The Gettysburg Address

The Gettysburg Address is one of the most famous speeches in American history. It was delivered by President Abraham Lincoln on November 19, 1863, during the American Civil War, at the dedication of the Soldiers’ National Cemetery in Gettysburg, Pennsylvania. The speech was delivered just four months after the bloody Battle of Gettysburg, which was a turning point in the Civil War. Lincoln’s address was intended to honor the soldiers who had died in the battle and to inspire the living to continue the fight for the Union.

The speech is short, but powerful, and is considered a masterpiece of American oratory. Here is the text of the speech in its entirety: “Four score and seven years ago our fathers brought forth on this continent a new nation, conceived in liberty, and dedicated to the proposition that all men are created equal.

Now we are engaged in a great civil war, testing whether that nation or any nation so conceived and so dedicated, can long endure. We are met on a great battlefield of that war. We have come to dedicate a portion of that field as a final resting place for those who here gave their lives that that nation might live. It is altogether fitting and proper that we should do this.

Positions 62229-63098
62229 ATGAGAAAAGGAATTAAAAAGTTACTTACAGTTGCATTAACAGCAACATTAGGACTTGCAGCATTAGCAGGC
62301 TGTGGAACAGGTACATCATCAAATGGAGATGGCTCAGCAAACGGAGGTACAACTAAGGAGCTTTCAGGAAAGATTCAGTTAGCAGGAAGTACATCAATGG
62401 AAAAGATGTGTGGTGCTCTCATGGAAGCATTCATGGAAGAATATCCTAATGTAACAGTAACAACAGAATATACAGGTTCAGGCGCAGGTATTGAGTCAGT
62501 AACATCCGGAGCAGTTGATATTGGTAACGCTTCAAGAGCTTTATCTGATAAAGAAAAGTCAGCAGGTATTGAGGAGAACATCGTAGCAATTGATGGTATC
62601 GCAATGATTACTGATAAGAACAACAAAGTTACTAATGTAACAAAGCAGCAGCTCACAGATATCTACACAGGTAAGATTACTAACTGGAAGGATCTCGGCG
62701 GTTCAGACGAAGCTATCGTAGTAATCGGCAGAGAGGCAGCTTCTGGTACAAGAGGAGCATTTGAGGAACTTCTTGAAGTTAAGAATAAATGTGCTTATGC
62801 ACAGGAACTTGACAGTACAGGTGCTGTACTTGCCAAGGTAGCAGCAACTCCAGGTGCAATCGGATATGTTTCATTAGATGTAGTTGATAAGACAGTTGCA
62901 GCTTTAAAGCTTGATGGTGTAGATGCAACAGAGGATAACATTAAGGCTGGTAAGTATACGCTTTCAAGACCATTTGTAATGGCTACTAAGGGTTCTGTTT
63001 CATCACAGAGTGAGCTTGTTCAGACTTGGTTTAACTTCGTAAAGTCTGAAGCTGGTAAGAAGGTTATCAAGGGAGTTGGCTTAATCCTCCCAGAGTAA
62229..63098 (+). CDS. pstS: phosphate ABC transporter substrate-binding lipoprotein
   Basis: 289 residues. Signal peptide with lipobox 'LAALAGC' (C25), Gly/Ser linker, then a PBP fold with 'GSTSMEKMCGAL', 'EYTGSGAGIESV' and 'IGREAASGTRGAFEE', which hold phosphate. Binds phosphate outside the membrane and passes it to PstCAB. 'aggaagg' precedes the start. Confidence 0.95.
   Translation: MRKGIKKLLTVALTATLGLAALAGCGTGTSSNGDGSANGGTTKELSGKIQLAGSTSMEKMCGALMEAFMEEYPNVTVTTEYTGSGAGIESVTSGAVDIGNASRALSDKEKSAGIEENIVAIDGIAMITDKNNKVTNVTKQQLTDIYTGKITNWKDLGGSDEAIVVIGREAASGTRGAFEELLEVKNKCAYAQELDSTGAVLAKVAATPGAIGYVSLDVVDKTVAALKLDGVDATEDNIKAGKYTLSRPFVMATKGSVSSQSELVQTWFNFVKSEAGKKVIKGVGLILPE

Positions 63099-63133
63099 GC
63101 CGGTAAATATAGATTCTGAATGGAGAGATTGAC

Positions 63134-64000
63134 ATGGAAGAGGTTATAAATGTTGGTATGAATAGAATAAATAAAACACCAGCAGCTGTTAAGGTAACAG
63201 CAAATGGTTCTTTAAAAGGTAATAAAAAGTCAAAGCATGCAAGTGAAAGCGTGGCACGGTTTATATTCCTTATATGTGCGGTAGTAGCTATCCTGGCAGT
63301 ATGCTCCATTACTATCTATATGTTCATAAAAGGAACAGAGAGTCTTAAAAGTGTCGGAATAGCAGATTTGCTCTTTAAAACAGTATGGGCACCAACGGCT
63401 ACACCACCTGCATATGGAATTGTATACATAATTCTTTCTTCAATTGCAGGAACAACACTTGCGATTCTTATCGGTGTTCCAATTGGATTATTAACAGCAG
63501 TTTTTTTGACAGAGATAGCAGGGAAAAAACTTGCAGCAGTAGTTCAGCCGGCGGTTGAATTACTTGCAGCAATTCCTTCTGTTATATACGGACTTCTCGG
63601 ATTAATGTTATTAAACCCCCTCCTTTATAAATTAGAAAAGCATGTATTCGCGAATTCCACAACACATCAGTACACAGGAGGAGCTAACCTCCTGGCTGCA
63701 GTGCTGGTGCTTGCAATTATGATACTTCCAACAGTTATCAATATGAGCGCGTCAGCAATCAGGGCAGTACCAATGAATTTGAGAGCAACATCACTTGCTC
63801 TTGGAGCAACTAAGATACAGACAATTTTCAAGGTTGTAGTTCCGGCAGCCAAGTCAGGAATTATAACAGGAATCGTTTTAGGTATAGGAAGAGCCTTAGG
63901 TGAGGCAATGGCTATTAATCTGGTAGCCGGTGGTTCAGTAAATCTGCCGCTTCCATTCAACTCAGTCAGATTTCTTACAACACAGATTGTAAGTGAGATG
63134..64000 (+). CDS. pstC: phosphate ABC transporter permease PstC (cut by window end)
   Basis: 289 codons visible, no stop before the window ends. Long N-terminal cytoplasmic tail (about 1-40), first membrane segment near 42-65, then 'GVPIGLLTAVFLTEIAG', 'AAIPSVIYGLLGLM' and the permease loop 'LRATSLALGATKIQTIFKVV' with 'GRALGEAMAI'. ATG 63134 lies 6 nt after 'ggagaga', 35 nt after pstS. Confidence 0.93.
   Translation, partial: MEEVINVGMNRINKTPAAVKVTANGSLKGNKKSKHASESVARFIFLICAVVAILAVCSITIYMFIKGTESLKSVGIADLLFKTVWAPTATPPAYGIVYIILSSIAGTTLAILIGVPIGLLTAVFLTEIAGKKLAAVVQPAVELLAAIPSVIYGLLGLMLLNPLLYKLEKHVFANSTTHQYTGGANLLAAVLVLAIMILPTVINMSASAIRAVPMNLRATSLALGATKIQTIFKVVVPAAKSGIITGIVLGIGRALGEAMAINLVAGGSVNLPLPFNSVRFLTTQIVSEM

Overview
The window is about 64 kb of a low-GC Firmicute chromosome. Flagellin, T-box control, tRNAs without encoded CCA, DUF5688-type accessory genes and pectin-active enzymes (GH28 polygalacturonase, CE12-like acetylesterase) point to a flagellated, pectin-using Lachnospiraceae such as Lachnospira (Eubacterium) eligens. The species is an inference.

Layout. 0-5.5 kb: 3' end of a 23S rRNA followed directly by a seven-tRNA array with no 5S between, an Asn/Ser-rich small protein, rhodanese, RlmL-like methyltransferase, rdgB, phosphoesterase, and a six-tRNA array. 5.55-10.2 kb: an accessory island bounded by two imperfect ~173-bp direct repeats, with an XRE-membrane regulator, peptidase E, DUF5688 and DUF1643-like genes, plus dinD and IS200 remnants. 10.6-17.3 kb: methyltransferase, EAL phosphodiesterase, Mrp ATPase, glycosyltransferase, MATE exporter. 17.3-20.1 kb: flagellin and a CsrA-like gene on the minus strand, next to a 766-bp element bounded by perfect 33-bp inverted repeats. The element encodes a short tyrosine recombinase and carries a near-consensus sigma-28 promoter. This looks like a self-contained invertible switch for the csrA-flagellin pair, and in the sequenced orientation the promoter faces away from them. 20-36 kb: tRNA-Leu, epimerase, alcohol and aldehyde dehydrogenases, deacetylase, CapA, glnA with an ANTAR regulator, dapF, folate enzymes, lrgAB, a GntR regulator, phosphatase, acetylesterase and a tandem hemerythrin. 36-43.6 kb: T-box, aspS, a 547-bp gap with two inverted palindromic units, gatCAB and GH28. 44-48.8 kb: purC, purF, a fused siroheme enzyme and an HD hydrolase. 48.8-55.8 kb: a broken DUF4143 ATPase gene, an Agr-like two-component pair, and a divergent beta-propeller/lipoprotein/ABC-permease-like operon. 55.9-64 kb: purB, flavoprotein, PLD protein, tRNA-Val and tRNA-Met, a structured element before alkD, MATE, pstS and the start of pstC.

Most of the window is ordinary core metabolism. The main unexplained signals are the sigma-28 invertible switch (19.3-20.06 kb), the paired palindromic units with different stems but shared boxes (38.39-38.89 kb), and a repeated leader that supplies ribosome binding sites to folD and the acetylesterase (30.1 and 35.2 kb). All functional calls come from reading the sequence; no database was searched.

But, in a larger sense, we cannot dedicate, we cannot consecrate, we cannot hallow this ground. The brave men, living and dead, who struggled here, have consecrated it far above our poor power to add or detract. The world will little note, nor long remember, what we say here, but it can never forget what they did here. It is for us the living, rather, to be dedicated here to the unfinished work which they who fought here have thus far so nobly advanced. It is rather for us to be here dedicated to the great task remaining before us—that from these honored dead we take increased devotion to that cause for which they gave the last full measure of devotion—that we here highly resolve that these dead shall not have died in vain—that this nation, under God, shall have a new birth of freedom—and that government of the people, by the people, for the people, shall not perish from the earth.”

The Gettysburg Address has been praised for its eloquence, simplicity, and powerful message. It is remembered as a defining moment in American history, and its themes of sacrifice, dedication, and the preservation of democracy continue to resonate today.

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